By Paul Hyde: October 7, 2015
The Greenville Symphony Chamber Orchestra’s annual Oktoberfest concerts naturally spotlight German composers.
But the major work on this year’s Oktoberfest program, Brahms’ Piano Concerto No. 2, evokes the radiant landscape of Italy.
“‘Sunny’ is a good word for the piece,” said David Gross, the Furman University music professor who’ll be the featured soloist in the work.
Notable for its charm and high spirits, the concerto was begun by Brahms in 1878 following the composer’s pleasant sojourn in Italy.
Also on the program for the three concerts, Oct. 16-18, will be Beethoven’s Symphony No. 1, a work that clings to the classicism of Joseph Haydn while also hinting at the rafter-rattling drama of the composer’s later works.
Closing the program, with conductor Edvard Tchivzhel on the podium, will be Brahms’ “Academic Festival Overture.” Tchivzhel noted that Brahms created the popular work out of student drinking songs, which provide an ideal prelude to the free beer tasting that always follows the Oktoberfest performances.
The familiar concluding theme of the “Academic Festival Overture” is a “hymn to youth and the joy of life,” Tchivzhel said. “It will be a natural invitation to our beer party.”
The complimentary post-concert beer is provided by Thomas Creek Brewery.
Breaking the rules
Brahms broke all the rules in his monumental Piano Concerto No. 2, one of the longest concertos (50 minutes) in the standard concert repertoire.
Brahms wrote the work in four expansive movements rather than the traditional three.
He also front-loaded the musical drama, choosing to end the piece, sans trumpet and timpani, with a genial send-off.
“Usually a composer will let it rip in the last movement,” Gross said. “But this last movement is totally jovial. It has a grace to it that is pretty unusual for a finale of a concerto.”
As another indication of the influence of Italy on the work, the concerto’s most prominent style marking is “dolce” — sweetly. The song-like theme for solo cello in the third movement perhaps best reflects that sentiment.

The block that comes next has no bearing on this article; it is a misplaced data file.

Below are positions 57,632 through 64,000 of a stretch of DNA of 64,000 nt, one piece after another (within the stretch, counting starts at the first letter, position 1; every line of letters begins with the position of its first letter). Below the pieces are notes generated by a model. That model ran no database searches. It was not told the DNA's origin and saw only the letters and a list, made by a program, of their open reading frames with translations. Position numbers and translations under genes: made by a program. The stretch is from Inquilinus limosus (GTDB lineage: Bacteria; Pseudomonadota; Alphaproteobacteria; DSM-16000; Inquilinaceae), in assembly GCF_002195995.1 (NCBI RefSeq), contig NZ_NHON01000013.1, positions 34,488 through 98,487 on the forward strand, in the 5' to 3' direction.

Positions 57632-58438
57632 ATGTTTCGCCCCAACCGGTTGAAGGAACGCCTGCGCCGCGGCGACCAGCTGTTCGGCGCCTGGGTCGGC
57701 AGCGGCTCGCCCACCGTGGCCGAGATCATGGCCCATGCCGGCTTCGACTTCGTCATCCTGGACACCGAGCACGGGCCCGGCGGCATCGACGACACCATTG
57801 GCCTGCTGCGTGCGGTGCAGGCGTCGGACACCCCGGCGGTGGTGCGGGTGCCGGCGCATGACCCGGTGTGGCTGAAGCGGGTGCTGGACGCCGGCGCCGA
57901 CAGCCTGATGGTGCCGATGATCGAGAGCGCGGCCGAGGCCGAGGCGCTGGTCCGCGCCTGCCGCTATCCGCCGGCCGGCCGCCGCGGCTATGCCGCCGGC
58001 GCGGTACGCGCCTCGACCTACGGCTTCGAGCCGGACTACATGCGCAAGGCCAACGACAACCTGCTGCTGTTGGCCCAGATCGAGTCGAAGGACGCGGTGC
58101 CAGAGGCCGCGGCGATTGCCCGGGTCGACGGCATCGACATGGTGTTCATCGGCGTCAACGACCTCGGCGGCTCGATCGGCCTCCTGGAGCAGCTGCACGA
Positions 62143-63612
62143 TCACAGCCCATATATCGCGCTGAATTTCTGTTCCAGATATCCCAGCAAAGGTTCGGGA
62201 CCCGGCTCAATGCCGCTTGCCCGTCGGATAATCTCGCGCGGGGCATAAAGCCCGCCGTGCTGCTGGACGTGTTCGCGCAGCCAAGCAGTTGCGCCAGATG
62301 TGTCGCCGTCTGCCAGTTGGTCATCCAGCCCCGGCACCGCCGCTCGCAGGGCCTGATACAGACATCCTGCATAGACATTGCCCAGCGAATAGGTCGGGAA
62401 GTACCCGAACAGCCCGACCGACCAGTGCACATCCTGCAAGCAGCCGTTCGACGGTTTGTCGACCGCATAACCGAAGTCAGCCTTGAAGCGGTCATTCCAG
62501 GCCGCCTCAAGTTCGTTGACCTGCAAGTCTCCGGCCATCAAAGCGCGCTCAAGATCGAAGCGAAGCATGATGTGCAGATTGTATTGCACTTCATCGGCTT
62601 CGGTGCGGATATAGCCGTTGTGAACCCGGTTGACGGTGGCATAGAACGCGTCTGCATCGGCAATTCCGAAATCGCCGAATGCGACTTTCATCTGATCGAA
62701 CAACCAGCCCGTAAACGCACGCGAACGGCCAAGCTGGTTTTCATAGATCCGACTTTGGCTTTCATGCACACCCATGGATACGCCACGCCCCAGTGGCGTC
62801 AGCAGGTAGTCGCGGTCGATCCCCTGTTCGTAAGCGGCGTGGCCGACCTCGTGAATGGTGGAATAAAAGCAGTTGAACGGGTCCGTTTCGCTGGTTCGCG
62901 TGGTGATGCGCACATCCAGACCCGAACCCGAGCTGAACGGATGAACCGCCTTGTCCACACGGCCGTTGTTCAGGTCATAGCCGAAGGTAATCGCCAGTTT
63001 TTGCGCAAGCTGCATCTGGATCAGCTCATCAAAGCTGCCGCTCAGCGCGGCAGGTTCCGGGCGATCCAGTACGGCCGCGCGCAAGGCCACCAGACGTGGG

The first and particularly second (scherzo) movements of the piece are the most musically intense.
“The second movement has a raw energy that you don’t find anywhere else in the concerto,” Gross said.
The concerto famously includes many passages to challenge a virtuoso’s technique, though the work is not flashy or showy. Brahms’ passion is expressed through formal restraint.
“It’s a huge piece and as much as I love it, it’s also scary to play,” Gross said. “To stay highly focused for that long is very difficult.”
Brahms composed the Second Concerto at the height of his powers, after he had written many of his greatest works, including the first two symphonies, the “German Requiem” and his Violin Concerto
Gross, born and raised in Berlin, has been a regular guest performer in concert halls throughout the United States and Germany.
Gross, who has performed with the Greenville Symphony Chamber Orchestra several times in the past, called Brahms’ Second Concerto one of his favorite works.
“Ever since my adolescent years, this concerto and Brahms’ First Concerto have been up there at the top of my favorites list,” he said.
Tchivzhel, the Greenville Symphony’s conductor and music director, said he put Brahms’ Second Concerto on the Oktoberfest program after receiving requests from concert-goers.
“I was asked by several people from our audience over many years to perform this piece,” Tchivzhel said.
Gross played the concerto with orchestras in Georgia and Massachusetts in, respectively, 2008 and 2010.
Every time Gross returns to the concerto, he discovers new things. He marvels at how Brahms’ themes grows organically out of previous material.
“With great music, there are so many subtleties,” Gross said. “It never gets old.”
The Oktoberfest concerts are presented by The Greenville News.
For the latest in local arts news and reviews, follow Paul Hyde on Facebook and Twitter: @PaulHyde7.
YOU CAN GO
What: Greenville Symphony Chamber Orchestra’s “Oktoberfest,” presented by The Greenville News
When: 8 p.m. Friday-Saturday, Oct. 16-17; also 3 p.m. Sunday, Oct. 18
Where: Peace Center’s Gunter Theatre
Information: 864-467-3000 or www.peacecenter.org